Leadership today is permeated by paradoxes: leaders must hold and share power; generate short term and long-term results; provide stability and display adaptability; optimize data and use hard-earned intuition — to name a few.
The zoom buttons on our digital devices provide an apt metaphor for the mindset required to achieve this balancing act: on some days you need to look at things close up (your employees, customers and other stakeholders); while on others, you need to step back and view things (implications, outcomes, societal issues) from afar.
Saatchi & Saatchi chairman Kevin Roberts has summarized the skillset required by today’s leaders as “meta, macro and micro all at once”. In this issue we attempt to move between these three levels to touch on some of the concepts and topics leaders need to think about and incorporate into their mindsets going forward.
As access to space opens up, there is renewed excitement among investors about the industry’s potential. Rotman School Professor of Strategic Management and Creative Destruction Lab founder Ajay Agrawal and colleagues kick the issue off on page 6 with Blast Off: The Space Economy Takes Shape.
We have come a long way in figuring out how to measure just about everything. But Gallup CEO Jon Clifton argues that we forgot to analyze something really important: how people feel. The Global Rise of Unhappiness is on page 16.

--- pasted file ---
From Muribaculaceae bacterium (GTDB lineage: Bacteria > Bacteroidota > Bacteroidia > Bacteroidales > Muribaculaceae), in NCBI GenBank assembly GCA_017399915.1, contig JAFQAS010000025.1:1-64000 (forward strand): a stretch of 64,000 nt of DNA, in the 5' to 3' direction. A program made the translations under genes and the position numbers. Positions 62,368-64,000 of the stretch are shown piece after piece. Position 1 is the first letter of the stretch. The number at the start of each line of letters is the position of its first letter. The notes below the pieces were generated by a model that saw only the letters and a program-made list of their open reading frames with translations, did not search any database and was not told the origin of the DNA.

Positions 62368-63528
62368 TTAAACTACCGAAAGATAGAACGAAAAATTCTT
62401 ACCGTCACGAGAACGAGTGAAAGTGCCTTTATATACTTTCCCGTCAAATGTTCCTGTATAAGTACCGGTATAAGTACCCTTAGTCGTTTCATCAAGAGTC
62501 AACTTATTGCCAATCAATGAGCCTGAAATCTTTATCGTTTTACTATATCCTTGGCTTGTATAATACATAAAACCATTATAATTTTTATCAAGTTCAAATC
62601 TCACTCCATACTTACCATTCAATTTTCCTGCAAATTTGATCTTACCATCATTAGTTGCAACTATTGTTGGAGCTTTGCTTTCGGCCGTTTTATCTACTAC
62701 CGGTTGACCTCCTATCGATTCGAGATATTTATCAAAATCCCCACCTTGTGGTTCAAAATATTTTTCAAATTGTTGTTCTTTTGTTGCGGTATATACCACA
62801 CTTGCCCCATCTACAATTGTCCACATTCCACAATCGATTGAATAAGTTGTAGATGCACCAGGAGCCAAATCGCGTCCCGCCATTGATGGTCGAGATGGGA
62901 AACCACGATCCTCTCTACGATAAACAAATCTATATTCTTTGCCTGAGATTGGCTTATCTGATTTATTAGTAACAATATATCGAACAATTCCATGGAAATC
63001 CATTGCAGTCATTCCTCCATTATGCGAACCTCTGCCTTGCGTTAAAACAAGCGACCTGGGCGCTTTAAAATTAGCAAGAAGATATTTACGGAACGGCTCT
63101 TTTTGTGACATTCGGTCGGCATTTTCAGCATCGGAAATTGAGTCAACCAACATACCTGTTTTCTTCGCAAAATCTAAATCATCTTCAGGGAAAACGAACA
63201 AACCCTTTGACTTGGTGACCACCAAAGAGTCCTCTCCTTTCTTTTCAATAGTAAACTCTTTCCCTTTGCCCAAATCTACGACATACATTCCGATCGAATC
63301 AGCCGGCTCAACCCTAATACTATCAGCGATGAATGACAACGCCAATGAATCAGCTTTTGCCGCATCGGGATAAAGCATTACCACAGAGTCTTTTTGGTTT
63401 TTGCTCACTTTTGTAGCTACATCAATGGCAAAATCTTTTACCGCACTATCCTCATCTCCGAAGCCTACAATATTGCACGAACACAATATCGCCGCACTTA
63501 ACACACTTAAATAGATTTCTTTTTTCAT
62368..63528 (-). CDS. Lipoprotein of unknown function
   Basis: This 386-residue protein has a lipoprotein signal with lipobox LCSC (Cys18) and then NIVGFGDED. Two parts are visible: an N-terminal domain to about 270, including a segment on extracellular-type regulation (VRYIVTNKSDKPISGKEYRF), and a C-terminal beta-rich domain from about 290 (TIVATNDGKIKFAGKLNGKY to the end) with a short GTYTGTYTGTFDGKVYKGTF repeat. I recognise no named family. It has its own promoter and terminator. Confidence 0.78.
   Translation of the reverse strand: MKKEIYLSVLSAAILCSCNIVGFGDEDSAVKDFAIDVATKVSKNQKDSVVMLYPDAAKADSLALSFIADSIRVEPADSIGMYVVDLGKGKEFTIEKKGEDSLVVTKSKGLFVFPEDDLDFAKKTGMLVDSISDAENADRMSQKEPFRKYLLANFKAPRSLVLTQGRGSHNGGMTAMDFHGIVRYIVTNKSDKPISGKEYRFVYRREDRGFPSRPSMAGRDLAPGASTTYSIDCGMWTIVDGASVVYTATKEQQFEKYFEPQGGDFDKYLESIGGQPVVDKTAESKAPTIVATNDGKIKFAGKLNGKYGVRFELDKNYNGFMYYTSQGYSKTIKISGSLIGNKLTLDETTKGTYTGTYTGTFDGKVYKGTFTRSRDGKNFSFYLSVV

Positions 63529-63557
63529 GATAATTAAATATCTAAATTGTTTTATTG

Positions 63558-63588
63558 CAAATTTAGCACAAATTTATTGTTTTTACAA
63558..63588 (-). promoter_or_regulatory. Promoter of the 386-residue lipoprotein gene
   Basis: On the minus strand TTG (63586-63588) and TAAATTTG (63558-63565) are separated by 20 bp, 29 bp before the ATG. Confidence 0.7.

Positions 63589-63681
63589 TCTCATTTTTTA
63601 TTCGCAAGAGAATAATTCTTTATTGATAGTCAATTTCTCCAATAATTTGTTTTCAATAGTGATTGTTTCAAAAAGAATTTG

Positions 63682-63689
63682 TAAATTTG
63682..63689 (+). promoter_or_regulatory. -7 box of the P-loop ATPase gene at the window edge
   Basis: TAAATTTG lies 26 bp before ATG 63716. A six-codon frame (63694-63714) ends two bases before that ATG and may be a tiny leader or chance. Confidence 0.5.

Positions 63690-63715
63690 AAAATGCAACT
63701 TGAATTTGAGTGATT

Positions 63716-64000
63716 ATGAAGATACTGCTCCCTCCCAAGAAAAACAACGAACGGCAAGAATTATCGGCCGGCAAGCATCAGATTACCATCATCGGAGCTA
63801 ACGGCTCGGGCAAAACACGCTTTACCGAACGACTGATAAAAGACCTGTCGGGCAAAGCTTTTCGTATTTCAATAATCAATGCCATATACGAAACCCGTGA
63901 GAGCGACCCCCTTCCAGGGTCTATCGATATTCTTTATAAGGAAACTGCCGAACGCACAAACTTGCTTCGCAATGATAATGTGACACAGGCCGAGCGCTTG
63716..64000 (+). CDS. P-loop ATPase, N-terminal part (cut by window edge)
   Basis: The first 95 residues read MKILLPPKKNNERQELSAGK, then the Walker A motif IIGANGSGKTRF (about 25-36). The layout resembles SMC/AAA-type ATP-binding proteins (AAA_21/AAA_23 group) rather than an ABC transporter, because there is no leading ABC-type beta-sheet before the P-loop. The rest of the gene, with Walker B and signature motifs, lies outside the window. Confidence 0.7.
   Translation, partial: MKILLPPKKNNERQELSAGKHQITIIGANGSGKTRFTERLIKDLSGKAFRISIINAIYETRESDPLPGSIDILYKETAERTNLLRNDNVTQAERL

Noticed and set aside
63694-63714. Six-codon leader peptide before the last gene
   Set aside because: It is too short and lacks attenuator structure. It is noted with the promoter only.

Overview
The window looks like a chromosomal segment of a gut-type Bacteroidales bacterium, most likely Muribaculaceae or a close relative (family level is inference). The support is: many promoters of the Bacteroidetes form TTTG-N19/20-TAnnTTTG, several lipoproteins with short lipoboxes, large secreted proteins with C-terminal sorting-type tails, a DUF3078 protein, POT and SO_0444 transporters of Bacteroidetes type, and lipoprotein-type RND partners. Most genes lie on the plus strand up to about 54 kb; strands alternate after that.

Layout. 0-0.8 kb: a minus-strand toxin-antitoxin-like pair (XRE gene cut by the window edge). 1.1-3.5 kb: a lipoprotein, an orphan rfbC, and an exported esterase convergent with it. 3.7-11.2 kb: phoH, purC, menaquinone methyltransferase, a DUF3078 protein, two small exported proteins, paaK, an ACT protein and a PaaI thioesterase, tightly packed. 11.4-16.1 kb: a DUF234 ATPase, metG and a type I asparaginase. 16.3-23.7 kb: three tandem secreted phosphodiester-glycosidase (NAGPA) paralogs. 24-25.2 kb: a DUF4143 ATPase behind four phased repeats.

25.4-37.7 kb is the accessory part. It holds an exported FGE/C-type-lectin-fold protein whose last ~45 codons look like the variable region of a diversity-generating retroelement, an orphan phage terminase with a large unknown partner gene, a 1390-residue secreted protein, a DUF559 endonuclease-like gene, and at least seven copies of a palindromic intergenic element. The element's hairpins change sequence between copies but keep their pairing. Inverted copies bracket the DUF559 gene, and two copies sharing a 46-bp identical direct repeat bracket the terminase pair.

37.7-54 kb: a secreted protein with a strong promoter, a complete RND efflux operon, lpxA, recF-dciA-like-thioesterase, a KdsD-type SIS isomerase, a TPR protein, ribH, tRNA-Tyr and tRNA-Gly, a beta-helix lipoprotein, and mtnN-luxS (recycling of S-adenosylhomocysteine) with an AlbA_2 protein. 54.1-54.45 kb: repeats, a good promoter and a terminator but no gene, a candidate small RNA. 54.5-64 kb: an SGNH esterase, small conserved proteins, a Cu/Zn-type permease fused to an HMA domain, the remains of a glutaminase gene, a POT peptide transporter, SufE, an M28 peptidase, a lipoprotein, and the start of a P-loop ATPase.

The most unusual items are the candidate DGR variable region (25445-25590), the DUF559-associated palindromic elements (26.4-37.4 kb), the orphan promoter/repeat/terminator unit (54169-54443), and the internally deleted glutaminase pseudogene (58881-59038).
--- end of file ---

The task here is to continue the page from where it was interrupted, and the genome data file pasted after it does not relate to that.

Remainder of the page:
Companies that perpetuate gender pay gaps need to know that public disclosure of this practice leads to significant changes in consumer behaviour. Rotman Professor or Organizational Behaviour Katy DeCelles explains in Principled Consumption on page 22.
Starting on page 88, our Idea Exchange features CNBC reporter Julia Boorstin on what happens when women lead (page 103); NYU professor Tessa West provides advice for working with jerks on page 109; and Rotman faculty Alan Saks, Jody Grewal, David Beatty and Claire Tsai share their latest insights.
Legendary Harvard Professor Rosabeth Moss Kanter first wrote about zooming in and zooming out more than a decade ago. But for leaders, the capability to adjust one’s focus on a regular basis seems particularly timely right now.
In many ways, one cannot zoom out until one zooms in completely — to one’s self. Without self-awareness, consciousness of our blind spots and biases will be lacking; and with it comes the ability to identify which lens to apply to the challenge at hand. So get your lenses ready: it’s time to embrace some Big Ideas.
Karen Christensen, Editor in Chief
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